MaryEllen Georgiadis: My company wants to take the controls and the accounting off of the hands of the creative side of the business. I have some clients who say I want everything. We do day-to-day accounting, month-end closes, creating financial reports, tax returns, recording sales, paying all the bills, doing cash flow, reconciling bank statements, budgeting, and planning. It’s one thing to talk about the past. There’s some use to that. I want to focus on, “How do we fix it going forward?” In this industry, finding time to do that is where I struggle with my clients. They don’t find the time to do what they need to do. 

CP: How can restaurants best position themselves for longevity? 

MG: Really look at your numbers. Know your numbers. Whether it’s someone else preparing them or you preparing them, they can’t just be digits on a page. They need to mean something. All chefs and beverage directors know margins and know what they want. But are you looking at payroll as a percentage of sales? Operating costs as a percentage of sales? A lot of things can fall through the cracks. When you’re doing well and sales are up, don’t neglect all of this or it will bite you one day. People say, “We had plenty of money so we didn’t worry.” Well, you should have worried because this person was taking a little bit for themselves or these sales weren’t recorded correctly.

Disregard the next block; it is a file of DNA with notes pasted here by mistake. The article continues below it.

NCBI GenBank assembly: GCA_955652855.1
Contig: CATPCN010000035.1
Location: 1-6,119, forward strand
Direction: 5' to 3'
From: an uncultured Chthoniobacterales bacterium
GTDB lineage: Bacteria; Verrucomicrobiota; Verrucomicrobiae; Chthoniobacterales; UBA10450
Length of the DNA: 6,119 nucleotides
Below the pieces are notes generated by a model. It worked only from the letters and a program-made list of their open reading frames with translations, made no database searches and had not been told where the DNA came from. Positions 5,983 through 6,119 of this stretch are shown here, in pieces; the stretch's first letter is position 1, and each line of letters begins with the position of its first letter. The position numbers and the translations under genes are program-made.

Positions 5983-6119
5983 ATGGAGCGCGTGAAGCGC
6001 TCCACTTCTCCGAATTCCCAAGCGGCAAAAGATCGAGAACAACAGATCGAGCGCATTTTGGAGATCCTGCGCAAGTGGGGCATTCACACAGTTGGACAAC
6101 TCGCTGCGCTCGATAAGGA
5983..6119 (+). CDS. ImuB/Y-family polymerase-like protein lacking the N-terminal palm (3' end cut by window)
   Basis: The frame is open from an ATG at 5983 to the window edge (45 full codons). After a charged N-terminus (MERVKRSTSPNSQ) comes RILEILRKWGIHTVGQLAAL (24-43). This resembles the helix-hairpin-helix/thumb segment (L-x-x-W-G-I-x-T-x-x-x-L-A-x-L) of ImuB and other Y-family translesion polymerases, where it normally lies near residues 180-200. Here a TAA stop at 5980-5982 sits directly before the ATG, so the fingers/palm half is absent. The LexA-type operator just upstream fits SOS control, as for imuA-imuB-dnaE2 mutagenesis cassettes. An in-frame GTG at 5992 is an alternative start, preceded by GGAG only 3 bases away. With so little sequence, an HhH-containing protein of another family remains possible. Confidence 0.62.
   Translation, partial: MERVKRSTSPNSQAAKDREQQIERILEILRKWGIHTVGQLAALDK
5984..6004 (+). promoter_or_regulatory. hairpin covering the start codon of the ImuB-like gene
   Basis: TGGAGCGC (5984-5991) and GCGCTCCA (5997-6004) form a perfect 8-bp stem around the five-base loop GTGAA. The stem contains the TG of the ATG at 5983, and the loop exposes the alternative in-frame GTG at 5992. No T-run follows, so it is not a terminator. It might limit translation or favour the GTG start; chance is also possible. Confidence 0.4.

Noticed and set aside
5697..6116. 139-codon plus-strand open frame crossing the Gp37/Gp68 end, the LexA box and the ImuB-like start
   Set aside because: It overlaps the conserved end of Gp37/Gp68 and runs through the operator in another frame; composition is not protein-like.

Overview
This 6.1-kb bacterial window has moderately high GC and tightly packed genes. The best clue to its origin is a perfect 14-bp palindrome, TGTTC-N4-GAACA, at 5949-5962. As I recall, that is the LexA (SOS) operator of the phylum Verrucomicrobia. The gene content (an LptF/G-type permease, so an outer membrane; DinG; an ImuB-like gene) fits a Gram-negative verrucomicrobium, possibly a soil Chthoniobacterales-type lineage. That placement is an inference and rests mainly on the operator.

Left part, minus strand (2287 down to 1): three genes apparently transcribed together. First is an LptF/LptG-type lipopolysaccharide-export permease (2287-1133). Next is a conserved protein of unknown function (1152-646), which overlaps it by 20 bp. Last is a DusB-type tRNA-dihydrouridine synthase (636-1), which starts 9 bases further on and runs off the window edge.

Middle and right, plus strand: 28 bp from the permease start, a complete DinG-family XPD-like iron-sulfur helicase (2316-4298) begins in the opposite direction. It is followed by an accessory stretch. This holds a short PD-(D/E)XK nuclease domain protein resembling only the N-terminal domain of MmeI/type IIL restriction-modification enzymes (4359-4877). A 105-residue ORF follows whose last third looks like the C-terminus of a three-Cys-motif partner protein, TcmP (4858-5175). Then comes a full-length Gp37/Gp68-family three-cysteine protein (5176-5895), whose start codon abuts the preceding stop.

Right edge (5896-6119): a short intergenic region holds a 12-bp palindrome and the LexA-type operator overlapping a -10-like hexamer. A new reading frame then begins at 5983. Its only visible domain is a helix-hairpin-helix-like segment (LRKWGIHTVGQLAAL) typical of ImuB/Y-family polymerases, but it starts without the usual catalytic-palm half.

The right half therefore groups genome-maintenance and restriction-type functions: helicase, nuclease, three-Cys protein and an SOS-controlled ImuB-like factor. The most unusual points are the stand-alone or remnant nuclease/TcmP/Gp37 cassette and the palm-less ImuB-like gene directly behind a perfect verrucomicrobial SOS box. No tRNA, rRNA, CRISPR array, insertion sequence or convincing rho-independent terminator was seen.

CP: Restaurants are throwing events to stand out from the competition and welcome diners into their spaces for new reasons. Are they a good idea? 

MG: Events are a scary little sidebar that restaurants need to keep a better eye on. That money is the best margin in the business. You’re controlling everything. You’re controlling the menu, you have no waste, you know how many people are coming, you know what they’re going to eat and drink. Through hospitality, if you can earn 10 to 15 percent new customers out of it it’s all upside. But you have to make sure all of the money comes in. You need to have someone controlling the process to make sure that’s good cash. 

CP: Through previous reporting we learned that restaurants sometimes make cents off of their most popular dishes. How is that sustainable?